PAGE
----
I think this is where the Unaligned Front for Decency would come in. Where the UFD goes from here – Tom Watson has already stepped outside his tribe to join, so that’s a reasonable start – is hard to see. It was a slow start yesterday (Friday, good weather) but as the day went, interest steadily climbed. It ended up being the most viewed post by a margin of 100%. I’m thinking now of how to recruit some further high-profile, credible joinees…and what to form the UFD into.

The obvious answer is a mutualised cultural pressure group where the Members own the concept. Any suggestions will be gratefully accepted. Small acorns at the moment, but I’m going to press ahead even if I’m the only member in the end.

In the meantime, gratitude as always to those who helped make yesterday a sound start.

Last night at The Slog: The Indestructible Human Spirit

25 thoughts on “THE SATURDAY ESSAY: How to best reform the Second Chamber:

  1. The problem with no politicians in the Lords is that the new people will be left to the tender mercies of Sir Humphrey who will offer gentle guidance and prevent “courageous” decisions being made. the age of public service is over in the Civil Service too.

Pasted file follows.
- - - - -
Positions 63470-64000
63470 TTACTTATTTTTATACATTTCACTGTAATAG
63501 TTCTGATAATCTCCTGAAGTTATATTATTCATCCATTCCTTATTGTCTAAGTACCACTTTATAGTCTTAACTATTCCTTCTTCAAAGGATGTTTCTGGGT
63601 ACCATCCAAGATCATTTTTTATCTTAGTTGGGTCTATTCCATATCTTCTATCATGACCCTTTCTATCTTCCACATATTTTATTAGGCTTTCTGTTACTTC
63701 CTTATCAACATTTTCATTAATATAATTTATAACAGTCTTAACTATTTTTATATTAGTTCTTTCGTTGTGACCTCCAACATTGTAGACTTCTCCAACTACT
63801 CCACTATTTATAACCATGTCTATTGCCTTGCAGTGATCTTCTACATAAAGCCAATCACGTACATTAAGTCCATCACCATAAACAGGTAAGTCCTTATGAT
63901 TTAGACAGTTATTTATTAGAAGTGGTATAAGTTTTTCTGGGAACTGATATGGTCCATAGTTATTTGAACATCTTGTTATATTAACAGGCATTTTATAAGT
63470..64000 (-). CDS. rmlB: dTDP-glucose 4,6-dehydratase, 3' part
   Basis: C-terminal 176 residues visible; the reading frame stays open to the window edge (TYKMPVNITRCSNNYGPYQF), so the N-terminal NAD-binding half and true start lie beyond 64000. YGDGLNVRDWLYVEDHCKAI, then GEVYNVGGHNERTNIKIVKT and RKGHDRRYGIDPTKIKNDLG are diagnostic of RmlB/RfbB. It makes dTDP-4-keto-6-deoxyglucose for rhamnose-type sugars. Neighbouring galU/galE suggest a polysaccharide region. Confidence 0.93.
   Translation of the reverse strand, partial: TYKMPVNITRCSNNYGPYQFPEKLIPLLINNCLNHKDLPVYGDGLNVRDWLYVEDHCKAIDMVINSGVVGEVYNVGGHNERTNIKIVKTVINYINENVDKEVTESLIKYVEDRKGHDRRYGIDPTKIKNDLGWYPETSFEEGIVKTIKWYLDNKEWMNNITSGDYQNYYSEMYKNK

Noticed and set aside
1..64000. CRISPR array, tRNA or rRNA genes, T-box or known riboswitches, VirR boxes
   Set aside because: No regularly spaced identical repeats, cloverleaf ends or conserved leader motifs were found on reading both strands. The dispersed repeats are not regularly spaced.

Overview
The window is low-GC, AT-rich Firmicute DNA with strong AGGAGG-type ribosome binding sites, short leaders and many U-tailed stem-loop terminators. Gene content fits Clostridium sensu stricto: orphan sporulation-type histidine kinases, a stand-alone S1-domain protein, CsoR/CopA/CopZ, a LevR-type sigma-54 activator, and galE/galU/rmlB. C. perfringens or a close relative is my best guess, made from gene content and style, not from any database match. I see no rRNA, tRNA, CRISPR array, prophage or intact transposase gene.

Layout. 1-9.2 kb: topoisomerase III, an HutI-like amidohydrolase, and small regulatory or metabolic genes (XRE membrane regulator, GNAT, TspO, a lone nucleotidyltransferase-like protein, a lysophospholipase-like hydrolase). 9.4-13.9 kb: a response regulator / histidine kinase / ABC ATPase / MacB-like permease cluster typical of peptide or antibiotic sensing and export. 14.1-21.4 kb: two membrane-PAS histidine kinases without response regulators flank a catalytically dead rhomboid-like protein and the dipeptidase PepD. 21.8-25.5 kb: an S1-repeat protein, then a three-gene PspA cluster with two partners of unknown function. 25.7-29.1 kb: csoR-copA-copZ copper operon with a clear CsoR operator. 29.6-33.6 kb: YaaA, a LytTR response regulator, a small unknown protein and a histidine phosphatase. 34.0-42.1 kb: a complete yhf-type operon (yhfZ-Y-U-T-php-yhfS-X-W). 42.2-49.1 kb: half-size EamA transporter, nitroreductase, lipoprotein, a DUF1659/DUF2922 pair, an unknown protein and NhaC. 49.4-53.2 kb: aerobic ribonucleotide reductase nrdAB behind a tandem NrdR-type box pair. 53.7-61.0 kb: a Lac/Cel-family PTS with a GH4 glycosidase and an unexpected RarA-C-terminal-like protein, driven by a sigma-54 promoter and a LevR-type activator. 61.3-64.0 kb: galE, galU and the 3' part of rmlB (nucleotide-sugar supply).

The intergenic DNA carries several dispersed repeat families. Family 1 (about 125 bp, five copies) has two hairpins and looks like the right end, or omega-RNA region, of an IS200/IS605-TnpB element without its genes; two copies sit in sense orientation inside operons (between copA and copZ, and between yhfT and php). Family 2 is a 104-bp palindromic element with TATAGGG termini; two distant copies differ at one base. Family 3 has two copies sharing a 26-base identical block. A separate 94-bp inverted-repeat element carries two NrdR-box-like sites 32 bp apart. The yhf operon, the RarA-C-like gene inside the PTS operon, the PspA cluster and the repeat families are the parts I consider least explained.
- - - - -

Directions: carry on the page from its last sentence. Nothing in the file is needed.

2. The jury or selectors of the jury could be selected as the jury service is now but I’m not absolutely sure how that is or ultimately democratic it is?


  3. In principal …Yes , JW ! I doubt that it needs 3 months off work to figure out who the candidates should be…that would be corrupting or skewing those who could take that time out of their normal career. It would also require some tests and checks to avoid local cronyism rather than national cronyism. A fortnight (like most jury service) should suffice.